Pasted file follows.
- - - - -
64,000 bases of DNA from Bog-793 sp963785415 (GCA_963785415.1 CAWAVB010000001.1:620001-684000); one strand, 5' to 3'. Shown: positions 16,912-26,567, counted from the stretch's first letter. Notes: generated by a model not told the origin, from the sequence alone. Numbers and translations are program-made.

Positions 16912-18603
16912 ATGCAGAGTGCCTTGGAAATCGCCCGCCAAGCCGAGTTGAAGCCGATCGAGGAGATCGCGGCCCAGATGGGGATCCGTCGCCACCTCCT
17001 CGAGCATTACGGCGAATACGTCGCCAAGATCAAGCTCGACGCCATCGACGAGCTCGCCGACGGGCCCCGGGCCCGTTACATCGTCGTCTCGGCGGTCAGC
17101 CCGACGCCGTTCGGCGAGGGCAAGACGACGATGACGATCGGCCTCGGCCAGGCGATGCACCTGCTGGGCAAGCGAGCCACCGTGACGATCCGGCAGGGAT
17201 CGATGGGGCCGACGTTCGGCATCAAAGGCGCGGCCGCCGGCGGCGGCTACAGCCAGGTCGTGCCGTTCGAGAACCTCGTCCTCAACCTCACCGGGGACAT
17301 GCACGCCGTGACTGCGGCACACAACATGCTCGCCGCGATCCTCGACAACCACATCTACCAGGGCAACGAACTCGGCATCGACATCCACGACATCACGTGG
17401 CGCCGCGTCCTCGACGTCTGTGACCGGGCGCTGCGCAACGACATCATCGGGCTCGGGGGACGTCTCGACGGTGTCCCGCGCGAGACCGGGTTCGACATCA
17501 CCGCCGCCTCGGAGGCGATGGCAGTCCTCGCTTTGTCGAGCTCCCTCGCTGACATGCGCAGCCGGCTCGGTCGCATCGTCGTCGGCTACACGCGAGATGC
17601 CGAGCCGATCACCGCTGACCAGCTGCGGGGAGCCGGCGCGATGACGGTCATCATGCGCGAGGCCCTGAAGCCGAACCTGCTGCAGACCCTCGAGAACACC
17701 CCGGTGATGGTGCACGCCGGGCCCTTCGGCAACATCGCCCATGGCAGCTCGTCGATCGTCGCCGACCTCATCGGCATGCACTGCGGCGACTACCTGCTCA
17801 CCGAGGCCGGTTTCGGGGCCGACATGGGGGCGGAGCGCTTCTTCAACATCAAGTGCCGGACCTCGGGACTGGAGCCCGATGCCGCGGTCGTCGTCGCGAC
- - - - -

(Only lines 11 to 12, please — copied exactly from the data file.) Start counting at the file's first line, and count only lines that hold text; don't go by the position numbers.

17701 CCGGTGATGGTGCACGCCGGGCCCTTCGGCAACATCGCCCATGGCAGCTCGTCGATCGTCGCCGACCTCATCGGCATGCACTGCGGCGACTACCTGCTCA
17801 CCGAGGCCGGTTTCGGGGCCGACATGGGGGCGGAGCGCTTCTTCAACATCAAGTGCCGGACCTCGGGACTGGAGCCCGATGCCGCGGTCGTCGTCGCGAC